A related problem is the shortage of funds for advocacy and watchdog organizations that monitor and assess government policies, public agencies, nonprofits, business and other major institutions. Among such watchdogs: the Project on Government Oversight, the National Committee for Responsive Philanthropy, Common Cause and the Center for Public Integrity. Foundations are reluctant to fund activities that are controversial, generate inordinate publicity and create too much criticism.
Yet, if we want a healthy and vibrant democracy, one that honors fair play and accountability, we must establish and support more watchdog groups to patrol our vast number of public and private-sector organizations. For foundations and wealthy individual donors, this is probably their most demanding challenge.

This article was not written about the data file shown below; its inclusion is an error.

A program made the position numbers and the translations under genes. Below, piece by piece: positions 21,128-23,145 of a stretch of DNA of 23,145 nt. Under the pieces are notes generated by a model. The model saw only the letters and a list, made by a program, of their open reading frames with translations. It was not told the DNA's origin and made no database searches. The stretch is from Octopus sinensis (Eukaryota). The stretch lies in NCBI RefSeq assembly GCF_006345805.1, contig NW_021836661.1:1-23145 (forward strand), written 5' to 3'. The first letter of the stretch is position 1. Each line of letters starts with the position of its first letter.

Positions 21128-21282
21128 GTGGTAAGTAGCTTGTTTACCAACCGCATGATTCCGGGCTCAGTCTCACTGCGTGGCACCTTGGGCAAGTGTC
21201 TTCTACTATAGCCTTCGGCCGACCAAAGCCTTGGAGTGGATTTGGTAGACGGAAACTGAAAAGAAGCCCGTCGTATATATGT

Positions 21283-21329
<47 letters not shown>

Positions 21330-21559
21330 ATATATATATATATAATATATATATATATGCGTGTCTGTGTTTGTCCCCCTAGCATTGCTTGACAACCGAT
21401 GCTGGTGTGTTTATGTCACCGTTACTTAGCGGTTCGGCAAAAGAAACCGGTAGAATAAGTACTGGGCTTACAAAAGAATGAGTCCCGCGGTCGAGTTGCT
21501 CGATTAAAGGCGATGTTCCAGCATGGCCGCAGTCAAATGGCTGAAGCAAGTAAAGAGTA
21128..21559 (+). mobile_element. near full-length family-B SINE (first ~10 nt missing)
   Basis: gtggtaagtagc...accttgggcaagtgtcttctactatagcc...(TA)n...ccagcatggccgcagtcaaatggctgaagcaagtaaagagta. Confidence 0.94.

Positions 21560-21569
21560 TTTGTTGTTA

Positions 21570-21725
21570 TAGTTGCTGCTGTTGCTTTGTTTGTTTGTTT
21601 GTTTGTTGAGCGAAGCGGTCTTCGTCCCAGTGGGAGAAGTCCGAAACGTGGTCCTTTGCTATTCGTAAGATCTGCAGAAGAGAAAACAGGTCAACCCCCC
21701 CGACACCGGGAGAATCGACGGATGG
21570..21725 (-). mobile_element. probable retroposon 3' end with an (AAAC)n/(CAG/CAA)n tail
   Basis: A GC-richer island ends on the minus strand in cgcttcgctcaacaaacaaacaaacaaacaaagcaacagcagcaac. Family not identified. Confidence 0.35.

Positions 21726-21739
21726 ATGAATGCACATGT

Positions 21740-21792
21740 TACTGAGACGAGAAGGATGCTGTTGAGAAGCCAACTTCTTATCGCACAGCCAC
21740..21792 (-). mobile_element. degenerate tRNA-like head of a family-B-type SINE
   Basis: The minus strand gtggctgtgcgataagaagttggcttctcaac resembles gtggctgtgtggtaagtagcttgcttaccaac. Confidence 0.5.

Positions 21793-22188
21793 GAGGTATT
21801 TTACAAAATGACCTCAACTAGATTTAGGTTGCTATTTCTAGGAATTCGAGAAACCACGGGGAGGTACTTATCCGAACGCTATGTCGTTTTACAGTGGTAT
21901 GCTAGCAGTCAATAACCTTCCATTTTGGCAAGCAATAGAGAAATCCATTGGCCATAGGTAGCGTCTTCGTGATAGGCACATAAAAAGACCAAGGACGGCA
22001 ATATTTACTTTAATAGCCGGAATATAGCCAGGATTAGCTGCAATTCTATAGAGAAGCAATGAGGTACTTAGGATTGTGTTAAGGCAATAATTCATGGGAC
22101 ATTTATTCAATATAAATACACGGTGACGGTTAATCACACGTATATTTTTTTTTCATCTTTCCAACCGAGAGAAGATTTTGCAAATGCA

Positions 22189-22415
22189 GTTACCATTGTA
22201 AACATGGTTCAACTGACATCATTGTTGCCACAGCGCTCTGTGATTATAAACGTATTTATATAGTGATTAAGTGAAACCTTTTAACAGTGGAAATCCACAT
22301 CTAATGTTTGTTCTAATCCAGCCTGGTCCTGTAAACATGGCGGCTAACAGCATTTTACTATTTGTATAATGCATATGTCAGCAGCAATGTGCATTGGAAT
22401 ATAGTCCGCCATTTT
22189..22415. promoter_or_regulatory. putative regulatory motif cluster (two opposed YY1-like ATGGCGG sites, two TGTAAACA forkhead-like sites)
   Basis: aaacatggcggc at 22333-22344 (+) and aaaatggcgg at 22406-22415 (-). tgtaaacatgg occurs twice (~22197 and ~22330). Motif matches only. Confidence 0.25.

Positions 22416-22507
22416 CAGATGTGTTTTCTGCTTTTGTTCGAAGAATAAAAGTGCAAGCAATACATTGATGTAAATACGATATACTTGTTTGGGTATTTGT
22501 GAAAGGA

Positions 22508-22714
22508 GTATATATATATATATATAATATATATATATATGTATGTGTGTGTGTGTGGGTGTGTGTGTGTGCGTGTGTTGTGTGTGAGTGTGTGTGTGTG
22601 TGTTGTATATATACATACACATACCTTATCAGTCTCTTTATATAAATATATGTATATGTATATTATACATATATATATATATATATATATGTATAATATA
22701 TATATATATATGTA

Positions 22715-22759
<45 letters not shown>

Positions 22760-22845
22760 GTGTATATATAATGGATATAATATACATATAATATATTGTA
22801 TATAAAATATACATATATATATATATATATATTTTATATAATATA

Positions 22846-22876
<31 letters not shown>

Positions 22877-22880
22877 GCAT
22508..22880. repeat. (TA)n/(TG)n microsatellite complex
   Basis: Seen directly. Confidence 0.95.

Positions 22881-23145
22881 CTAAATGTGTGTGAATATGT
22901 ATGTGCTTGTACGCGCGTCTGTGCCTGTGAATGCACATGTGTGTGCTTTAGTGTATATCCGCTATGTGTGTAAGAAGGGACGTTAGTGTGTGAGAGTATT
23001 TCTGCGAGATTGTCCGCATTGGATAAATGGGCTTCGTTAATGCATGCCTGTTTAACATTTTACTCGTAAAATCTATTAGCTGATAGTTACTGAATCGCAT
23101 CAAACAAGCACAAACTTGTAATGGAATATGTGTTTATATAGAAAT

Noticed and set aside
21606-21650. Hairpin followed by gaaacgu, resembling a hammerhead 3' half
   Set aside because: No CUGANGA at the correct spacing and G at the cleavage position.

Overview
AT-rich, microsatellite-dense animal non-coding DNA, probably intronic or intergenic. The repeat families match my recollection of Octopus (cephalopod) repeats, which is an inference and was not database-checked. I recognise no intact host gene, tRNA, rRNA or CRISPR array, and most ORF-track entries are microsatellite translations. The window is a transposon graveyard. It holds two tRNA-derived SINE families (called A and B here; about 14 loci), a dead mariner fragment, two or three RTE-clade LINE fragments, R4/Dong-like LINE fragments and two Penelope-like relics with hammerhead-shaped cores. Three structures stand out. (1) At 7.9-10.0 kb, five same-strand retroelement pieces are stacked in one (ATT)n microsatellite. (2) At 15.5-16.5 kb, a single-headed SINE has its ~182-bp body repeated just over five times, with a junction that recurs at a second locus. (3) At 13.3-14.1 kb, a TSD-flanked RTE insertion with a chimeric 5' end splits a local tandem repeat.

If philanthropy, in exchange for the enormous tax benefits it receives, is to exercise its full responsibility to our society, it will need to change the way it does business and sets its priorities. It will have to pay greater attention to the views and requirements of nonprofits and to the public's demand for greater accountability.
If foundations do not change, the public will have every right to question whether American taxpayers are getting their money's worth.
Corrections & Amplifications:
Foundations give roughly $40 billion a year to nonprofit organizations. An earlier version of this article incorrectly gave the figure as $40 million.
Link to original article posting.